The idea that your jaw can drop in amazement is somewhat of a cliché, and most writers are urged to avoid the phrase. And yet, sometimes it happens. The Cathedral in Burgos, inside and out, is one of those places that can cause your jaw to articulate downward— more than once. It’s a stunning example of the power of devotion in ancient times. And I can still feel its power as it leaves me nearly speechless and struggling to describe the visual splendor within.

This is a stunning World Heritage site. Construction took place from 1221 to 1293 and yet, thanks to changes and embellishments, 300 years passed before the church was considered complete. Even today the cathedral dominates Burgos; imagine the scene 500 years ago when nothing else in the vicinity was taller than two stories.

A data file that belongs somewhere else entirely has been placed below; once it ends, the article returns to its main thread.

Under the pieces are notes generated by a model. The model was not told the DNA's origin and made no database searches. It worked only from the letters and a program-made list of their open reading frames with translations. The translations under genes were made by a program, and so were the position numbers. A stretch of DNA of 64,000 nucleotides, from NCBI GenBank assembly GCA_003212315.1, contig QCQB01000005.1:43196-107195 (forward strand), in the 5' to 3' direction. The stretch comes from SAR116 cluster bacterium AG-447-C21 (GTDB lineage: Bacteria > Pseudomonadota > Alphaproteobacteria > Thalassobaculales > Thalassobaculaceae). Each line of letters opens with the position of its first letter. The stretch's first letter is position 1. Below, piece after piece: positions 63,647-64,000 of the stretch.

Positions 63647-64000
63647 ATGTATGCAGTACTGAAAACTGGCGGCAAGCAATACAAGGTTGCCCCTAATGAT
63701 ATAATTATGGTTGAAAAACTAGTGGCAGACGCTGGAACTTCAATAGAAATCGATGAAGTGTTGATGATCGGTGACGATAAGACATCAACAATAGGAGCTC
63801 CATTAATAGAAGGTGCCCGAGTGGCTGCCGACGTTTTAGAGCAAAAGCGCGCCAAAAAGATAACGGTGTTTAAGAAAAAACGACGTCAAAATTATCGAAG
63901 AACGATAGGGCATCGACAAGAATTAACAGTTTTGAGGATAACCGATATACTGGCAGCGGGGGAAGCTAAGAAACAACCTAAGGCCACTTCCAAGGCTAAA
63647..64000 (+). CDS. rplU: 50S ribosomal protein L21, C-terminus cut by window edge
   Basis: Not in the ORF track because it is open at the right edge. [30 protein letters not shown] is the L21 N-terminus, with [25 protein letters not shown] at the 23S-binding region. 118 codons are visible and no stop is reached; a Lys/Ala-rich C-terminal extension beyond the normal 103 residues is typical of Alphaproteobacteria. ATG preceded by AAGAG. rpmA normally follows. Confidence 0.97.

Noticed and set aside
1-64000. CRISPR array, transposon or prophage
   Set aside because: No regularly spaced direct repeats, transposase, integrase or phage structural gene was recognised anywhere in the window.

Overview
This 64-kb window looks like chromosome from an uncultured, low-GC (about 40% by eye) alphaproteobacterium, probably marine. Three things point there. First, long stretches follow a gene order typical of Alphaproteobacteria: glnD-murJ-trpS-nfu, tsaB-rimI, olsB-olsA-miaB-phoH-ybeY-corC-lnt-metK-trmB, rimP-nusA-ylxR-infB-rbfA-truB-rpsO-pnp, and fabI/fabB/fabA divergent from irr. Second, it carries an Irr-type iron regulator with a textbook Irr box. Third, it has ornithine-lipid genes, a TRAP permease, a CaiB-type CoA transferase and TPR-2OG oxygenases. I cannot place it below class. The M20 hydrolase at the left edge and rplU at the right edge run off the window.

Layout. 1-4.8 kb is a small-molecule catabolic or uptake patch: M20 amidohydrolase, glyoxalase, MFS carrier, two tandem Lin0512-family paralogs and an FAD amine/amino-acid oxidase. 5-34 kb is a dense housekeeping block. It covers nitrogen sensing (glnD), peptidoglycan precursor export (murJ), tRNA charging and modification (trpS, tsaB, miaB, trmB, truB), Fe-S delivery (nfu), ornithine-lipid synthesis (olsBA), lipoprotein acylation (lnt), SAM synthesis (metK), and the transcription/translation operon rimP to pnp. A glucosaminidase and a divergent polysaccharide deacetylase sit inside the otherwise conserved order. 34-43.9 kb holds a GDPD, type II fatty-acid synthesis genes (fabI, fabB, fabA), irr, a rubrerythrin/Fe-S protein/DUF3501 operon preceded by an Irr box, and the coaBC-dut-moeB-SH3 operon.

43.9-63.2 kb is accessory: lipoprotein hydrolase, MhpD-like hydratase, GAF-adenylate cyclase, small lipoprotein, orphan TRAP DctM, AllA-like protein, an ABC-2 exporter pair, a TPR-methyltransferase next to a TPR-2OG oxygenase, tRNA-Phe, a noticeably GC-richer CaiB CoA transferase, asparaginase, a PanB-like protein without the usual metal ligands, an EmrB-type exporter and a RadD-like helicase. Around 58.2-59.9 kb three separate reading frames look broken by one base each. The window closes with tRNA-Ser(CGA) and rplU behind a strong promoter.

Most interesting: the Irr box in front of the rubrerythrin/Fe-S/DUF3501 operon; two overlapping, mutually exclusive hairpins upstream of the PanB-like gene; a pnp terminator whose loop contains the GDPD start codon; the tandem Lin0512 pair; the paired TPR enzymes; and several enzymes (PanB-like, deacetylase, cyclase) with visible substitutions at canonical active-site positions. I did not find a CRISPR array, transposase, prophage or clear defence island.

It’s an amazing church with multiple spires, domed ceilings, great arches, and detailed carvings — it was hard to know where to look. The sculptures, hewn from stone and wood, are unbelievably complex. There are multiple gilded altars inside numerous chapels — so many that all we could do was gape in astonishment as we walked by. Many of the retablos (carved altarpieces) behind the altars are intricate to the smallest detail. And our excellent local guide, Luis, brought it all to life.

And in the midst of all this incredible gothic artistry is the Papamoscas (nicknamed the Flycatcher), an odd-looking articulated half-man statue located high in the nave that simultaneously moves its right arm (to ring a bell) and opens its mouth every hour. A clear case of whimsy in the midst of this Gothic splendor in Burgos.

Written by: Paul Deans – TQ Editor


  1. Though I would like to see it in person, I feel like I already have. Great write up.

    Christine |

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